DEVELOPMENT AND VALIDATION OF A FINITE ELEMENT MODEL OF THE
SUPERIOR GLENOID LABRUM
Christopher J Gatti, Joseph D Maratt, Mark L Palmer, Richard E Hughes, James E Carpenter
University of Michigan, Ann Arbor, MI, USA
email: firstname.lastname@example.org, web: www-personal.umich.edu/~rehughes/index.html
The glenoid labrum is a common source of
musculoskeletal pain and disability. Superior
humeral head translation is one proposed
mechanism of injury. The labrum is difficult to
study in a laboratory setting because of its small
size and articular location. The purpose of this study
was to develop and validate a finite element model
of the glenoid labrum for humeral head translation
in order to understand the mechanical environment
experienced by the labrum.
The geometry of the glenoid, glenoid cartilage,
labrum, and humeral head cartilage was obtained
from μCT imaging (voxel size of 93 μm,
reconstructed at 186 μm) and segmented using
Mimics (Materialise NV). Boolean operations were
used to distinguish the labrum from the glenoid
cartilage and obtain accurate geometry of each
tissue. Tetrahedral meshes were created in
HyperMesh 9.0 (Altair Engineering, Inc.) using
C3D4 elements for the glenoid labrum and cartilage
(26,177 and 23,141 elements, respectively) and
R3D3 rigid elements for the glenoid bone and
humeral head cartilage (3,772 and 7,729 elements
respectively) (Fig. 1).
Figure 1: Finite element meshes of the labrum,
glenoid cartilage, and humeral cartilage.
The labrum was modeled using a homogeneous,
linear elastic, transversely isotropic material to
represent the circumferentially-oriented fibrous
composition of the labrum (Ep=0.24 MPa ,
Eθ=22.8 MPa , νp=0.33, νθp=0.10, Gθp=2.0 MPa
, where p defines the transverse plane and θ
defines the circumferential direction of the labrum).
The transversely isotropic material law was
implemented using coordinate systems aligned to
the circumferential orientation of the labrum. The
glenoid cartilage was modeled as a homogeneous,
linear elastic, isotropic material (E=1.7 MPa ,
ν=0.018 ), and the glenoid bone and humeral
cartilage were modeled as rigid surfaces. The rigid
glenoid surface was fixed in all degrees of freedom.
The humeral head cartilage was oriented such that
the humerus was positioned in 30° of glenohumeral
abduction in the scapular plane with zero humeral
rotation. The humeral cartilage was constrained
from rotation and loaded with a 50N compression
force directed into the glenoid. Quasi-static analyses
were performed by translating the humeral head
superiorly along the glenoid using displacement-
control for 1, 2, and 3 mm above the center of the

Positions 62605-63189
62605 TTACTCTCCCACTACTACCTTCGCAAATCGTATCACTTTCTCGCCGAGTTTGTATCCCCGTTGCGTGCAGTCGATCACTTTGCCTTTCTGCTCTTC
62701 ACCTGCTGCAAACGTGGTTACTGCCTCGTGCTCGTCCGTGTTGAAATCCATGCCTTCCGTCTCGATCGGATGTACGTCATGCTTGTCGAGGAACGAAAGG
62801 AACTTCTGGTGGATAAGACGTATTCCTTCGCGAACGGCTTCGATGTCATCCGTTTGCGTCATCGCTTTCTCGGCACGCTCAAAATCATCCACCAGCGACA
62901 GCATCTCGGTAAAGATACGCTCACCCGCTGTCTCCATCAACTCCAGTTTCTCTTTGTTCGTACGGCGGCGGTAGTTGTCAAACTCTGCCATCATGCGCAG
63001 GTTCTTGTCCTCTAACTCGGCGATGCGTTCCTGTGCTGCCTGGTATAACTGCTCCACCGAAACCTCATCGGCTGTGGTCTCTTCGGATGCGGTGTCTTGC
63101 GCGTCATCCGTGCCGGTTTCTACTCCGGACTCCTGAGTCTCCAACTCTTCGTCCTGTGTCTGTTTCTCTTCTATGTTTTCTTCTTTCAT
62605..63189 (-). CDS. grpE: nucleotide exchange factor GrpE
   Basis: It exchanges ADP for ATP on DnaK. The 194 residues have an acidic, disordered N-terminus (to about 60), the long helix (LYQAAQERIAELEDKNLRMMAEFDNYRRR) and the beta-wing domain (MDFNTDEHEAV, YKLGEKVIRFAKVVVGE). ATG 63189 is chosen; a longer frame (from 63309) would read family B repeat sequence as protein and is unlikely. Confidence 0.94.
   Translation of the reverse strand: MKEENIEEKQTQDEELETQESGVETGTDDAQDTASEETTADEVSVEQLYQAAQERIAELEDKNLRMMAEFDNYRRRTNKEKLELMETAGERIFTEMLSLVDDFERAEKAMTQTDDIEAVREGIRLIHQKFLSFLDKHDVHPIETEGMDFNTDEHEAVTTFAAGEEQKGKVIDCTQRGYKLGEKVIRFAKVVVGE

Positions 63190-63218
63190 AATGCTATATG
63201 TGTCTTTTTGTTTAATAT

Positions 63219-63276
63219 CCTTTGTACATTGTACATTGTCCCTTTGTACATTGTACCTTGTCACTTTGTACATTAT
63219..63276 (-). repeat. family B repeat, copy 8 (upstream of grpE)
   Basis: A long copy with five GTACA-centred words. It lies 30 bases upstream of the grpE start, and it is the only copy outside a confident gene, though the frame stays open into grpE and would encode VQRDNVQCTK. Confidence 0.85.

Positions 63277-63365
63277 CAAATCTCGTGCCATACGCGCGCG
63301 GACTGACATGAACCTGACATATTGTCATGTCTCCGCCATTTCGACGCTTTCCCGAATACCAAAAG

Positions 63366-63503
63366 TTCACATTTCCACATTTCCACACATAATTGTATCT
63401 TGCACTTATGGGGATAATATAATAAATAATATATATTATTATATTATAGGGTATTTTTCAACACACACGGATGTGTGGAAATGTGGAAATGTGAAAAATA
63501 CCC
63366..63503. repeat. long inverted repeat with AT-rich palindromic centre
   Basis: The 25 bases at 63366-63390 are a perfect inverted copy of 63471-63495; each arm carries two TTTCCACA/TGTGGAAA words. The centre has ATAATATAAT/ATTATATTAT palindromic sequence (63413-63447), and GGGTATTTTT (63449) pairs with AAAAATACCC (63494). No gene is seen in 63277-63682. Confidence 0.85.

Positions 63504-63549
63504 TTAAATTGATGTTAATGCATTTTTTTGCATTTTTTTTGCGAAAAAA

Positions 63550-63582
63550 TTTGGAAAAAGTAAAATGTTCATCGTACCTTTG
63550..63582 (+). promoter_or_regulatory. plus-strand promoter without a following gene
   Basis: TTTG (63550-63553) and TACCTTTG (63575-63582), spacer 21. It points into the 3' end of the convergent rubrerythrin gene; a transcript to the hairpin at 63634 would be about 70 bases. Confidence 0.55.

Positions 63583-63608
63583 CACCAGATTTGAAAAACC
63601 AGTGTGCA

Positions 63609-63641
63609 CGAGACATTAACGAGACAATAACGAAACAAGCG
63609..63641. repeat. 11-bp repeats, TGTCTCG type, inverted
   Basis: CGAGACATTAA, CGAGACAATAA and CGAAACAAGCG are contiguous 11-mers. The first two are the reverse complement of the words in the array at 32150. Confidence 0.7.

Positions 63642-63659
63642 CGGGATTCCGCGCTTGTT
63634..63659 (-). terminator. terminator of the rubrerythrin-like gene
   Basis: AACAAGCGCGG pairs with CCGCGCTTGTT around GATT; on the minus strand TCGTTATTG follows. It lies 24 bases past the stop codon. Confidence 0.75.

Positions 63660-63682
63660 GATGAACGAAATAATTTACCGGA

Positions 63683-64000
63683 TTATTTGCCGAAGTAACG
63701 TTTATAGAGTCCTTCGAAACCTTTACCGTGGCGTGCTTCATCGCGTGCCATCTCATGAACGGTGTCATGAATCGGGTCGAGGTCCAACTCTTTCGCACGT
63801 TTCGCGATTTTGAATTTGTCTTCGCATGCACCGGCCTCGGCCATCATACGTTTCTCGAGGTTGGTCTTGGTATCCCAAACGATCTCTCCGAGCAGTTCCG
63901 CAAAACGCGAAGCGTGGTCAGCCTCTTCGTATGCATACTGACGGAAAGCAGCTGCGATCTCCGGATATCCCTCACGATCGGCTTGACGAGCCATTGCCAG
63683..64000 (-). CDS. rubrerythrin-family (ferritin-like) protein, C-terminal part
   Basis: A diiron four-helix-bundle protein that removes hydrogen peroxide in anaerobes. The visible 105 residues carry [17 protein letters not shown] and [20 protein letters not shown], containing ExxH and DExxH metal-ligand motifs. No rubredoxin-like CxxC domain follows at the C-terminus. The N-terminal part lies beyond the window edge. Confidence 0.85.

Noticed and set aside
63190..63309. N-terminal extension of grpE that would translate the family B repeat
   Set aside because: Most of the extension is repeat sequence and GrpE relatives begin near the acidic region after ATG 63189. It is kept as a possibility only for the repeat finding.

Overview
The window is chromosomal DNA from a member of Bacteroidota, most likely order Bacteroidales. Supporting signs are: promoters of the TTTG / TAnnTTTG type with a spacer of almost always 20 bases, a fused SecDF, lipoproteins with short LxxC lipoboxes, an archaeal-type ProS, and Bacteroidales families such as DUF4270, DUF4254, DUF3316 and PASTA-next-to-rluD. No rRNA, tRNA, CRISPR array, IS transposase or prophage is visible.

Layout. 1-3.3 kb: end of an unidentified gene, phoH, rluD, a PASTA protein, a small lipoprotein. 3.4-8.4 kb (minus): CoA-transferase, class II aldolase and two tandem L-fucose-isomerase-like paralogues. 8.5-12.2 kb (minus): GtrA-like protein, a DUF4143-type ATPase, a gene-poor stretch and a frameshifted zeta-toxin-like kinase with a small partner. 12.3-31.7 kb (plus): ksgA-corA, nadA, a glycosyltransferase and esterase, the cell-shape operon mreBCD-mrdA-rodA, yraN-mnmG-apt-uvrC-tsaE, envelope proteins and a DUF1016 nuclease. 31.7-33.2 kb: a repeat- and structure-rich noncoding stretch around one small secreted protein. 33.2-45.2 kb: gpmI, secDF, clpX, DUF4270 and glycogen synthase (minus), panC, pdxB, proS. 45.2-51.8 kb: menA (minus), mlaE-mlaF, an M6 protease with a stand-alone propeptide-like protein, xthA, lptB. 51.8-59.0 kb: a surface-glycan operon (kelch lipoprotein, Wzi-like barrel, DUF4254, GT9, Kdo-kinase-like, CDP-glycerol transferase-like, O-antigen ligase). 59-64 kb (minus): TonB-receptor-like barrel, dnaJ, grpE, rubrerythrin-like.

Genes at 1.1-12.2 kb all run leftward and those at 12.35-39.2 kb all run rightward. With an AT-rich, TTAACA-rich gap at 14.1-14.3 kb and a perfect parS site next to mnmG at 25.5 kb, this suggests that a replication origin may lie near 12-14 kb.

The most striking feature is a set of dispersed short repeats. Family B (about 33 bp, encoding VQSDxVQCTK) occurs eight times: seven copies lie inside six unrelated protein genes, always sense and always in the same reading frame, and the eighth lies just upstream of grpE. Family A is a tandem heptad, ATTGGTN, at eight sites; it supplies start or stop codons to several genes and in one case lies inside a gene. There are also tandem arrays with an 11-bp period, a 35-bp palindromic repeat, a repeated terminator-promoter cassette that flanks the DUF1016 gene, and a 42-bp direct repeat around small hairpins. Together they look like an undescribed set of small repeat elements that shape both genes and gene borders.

ABAQUS/Explicit v6.9 (SIMULIA, Inc.) with a
critical time step of approximately 5e-6 seconds.
A validation experiment was performed on 6
shoulder specimens in a custom testing fixture. The
boundary and loading conditions were set to be
easily reproduced in the finite element model. The
glenoid was fixed with the articular surface directed
upward. A 50N compressive load was applied to the
humerus directed into the glenoid, and the humerus
was translated superiorly along the glenoid using
computer-controlled motors. Radiopaque beads
were placed along the superior labrum to determine
the amount of movement of each bead in the plane
of the glenoid. Radiographs were taken at 1, 2, and
3 mm of superior humeral head translation. The
glenoid-plane movement of nodes along the
superior labrum in the finite element model were
then compared to the glenoid-plane movement of
the beads in the validation experiment.
were run using
RESULTS AND DISCUSSION Download full-text
The results of the model compared well to those
from the validation experiment, especially in the
superior and posterosuperior regions of the labrum
(Fig. 2). The strains were greatest in 11-12 and 12-1
regions of the labrum and generally increased with
greater humeral head translations (Fig. 3, 4).
Labrum displacement (mm)
Figure 2: Labrum displacement for the finite
element model and validation experiment for 3 mm
of superior humeral head translation.
Figure 3: Strains in the labrum for 0, 1, 2, and 3
mm of superior humeral head translation (A, B, C,
The labrum and biceps attachment have high
morphological variability which made standardizing
a testing protocol between the model and validation
experiment challenging . Although the finite
element model was based on a single specimen, the
results of the validation experiment based on 6
specimens compared well to the model without
optimizing model parameters. The displacement
measures of the labrum were compared for
movement only in the plane of the glenoid, and it is
possible that there was movement out of this plane
which was not measured due to the single
radiograph technique. The model could be
improved by using hexahedral elements and
refining the integration of the biceps tendon, and
this would likely extend the usability of this model.
9−10 10−11 11−1212−11−2 2−3
Figure 4: Mean (± 1 st. dev.) strains the superior
labrum for 0, 1, 2, and 3 mm of superior humeral
A finite element model of the glenoid labrum was
developed and validated for humeral head
translation. This model could be used to better
understand the local mechanical environment of the
labrum and its relationship to pathology.
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This work was funded by the Department of
Orthopaedic Surgery and the Valassis Endowed
Research Fund. The authors thank all those who
contributed to this study.